Glasgow's Architecture

From the heart of the Merchant City to where it all started in the old town




2.5 miles (4kms)

82ft (25m)

About the walk

In the 18th and 19th centuries, Glasgow was a growing and prosperous city as the profits from tobacco, sugar and textiles built some of the finest buildings in the land. By the time of the two Great Exhibitions of 1888 and 1901, Glasgow was recognised as the second city of the Empire.

The Gallery of Modern Art, with the pediment now imaginatively decorated with primary coloured mosaic, was, in 1778, the residence of William Cunninghame, a tobacco lord, and later became the Royal Exchange. On Ingram Street is the imposing façade of the Corinthian, formerly the Union Bank. In Virginia Street are many of the buildings of the tobacco and sugar merchants of Georgian Glasgow. At No 51 is Virginia Court, where the tobacco merchants were based from 1817. It later became the home of Jacobean Corsetry, whose sign can still be seen on the wall. Nos 32-35 were the former Tobacco Exchange and then the Sugar Exchange, now converted into shops and apartments.

The white square building with the spire at the junction of Hutcheson Street and Ingram Street is Hutcheson’s Hall. It was a hospital built in 1805 with the legacy of George and Thomas Hutcheson. It is now in the care of National Trust. The Hutchesons left the money to build a hospital for the elderly and a school for poor orphans. The school, Hutcheson’s Grammar, also still exists, although it is now a fee-paying private school.

Also on Ingram Street is the Ramshorn Church, now used as a theatre by Strathclyde University. It was St David’s Parish Church, but was known as the Ramshorn because of the legend that St Mungo turned a stolen ram’s head into stone on this spot.

Medieval Glasgow

Moving back in time, the High Street was the ancient centre of Glasgow and around the Cathedral Gardens are some of the city’s oldest buildings. Provand’s Lordship is the oldest house in Glasgow, built around 1471 for the priest in charge of the St Nicholas Hospital. It later became the house of the Canon of Barlanark, rector of the Lordship of Provan. The house has had many uses but somehow survived the centuries to become a museum. Opposite Provand’s Lordship is the medieval Glasgow Cathedral, on the site of previous places of worship, dating back to the founding of Glasgow, when St Mungo first established his cell beside the Molendinar Burn in the 6th century. It is a fine example of medieval architecture, and the only mainland cathedral to have escaped the ravages of the Reformation. Deep within the building, which is more ornate than its stark exterior would suggest, is the tomb of St Mungo, surrounded by four columns supporting fan vaulting.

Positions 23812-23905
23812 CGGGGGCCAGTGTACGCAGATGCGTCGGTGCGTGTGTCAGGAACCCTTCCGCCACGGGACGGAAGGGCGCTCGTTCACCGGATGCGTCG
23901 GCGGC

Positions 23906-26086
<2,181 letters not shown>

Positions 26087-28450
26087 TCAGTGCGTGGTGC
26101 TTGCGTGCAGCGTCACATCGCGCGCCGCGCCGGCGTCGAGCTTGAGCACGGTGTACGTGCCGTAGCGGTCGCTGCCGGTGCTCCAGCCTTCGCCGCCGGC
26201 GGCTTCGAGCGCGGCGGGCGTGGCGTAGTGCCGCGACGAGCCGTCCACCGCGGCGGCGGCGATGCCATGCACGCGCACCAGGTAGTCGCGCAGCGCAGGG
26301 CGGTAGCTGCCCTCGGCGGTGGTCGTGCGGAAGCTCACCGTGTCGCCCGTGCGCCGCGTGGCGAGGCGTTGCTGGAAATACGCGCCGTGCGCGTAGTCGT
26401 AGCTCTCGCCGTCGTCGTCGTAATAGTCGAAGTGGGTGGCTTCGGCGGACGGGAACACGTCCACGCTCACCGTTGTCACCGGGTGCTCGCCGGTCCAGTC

Walk directions

From Queen Street Station head down Queen Street, past George Square and turn right into the Gallery of Modern Art, once the mansion of a tobacco lord. Exit the museum and cross into Ingram Street.

Go along Ingram Street past the imposing façade of the Corinthian. It is well worth making a stop here to see the ornate interior of the grandest pub in the city. Then turn right into Virginia Place leading to Virginia Street, where you can admire more of the buildings of the tobacco merchants.

From Virginia Street, turn left into Trongate, left into Hutcheson Street and then right into Ingram Street at Hutcheson’s Hall. Go along Ingram Street past the Ramshorn Church to the junction with the High Street.

Turn left uphill to the Cathedral Square Gardens on the right. Around this pedestrian area you can see St Mungo Museum of Religious Life, Provand’s Lordship and Glasgow Cathedral. When you have finished exploring here, cross the road to Cathedral Street.

Go along Cathedral Street, passing a number of Strathclyde University buildings and turn left into Montrose Street. When you reach George Square, turn left and walk along to the entrance to the City Chambers.

Leave the City Chambers and cross the road to George Square. As you wander across George Square to return to the start of the walk, stop and look back to get a view of the rich ornamentation of the City Chambers.

Additional information

City pavements

City streets

Not a great walk for dogs

AA Street by Street Glasgow

Buchanan Galleries (There is parking at Queen Street Station but not much)

Queen Street Station

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About the area

Discover Glasgow

Scotland’s biggest city is also arguably its youngest. Glasgow may have been founded some 1,500 years ago, but most of what you see today is much more recent. The nightlife is legendary, ranging from a lively clubbing scene to Scottish traditional music in lively bars and pubs. The city claims to be Scotland’s sporting capital, a claim which was reinforced when it was chosen to host the 2014 Commonwealth Games. Football is as much a local obsession as anywhere in Scotland, with all clubs maintaining a keen rivalry.

Glasgow can claim to be one of Scotland’s most ethnically diverse cities, and it has been since the 19th century. Glasgow’s industrial boom created huge demand for labour at a time when both the Scottish Highlands and Ireland were suffering extreme poverty and even famine, so tens of thousands of people migrated to work in Glasgow’s mills and shipyards. The city also had a sizeable Jewish community, and in the late 19th century, large numbers of Italians migrated to the city. About a century later, Glasgow attracted migrants from India, Pakistan and Bangladesh, and as a result you’ll find some of the best Asian food in Scotland here.

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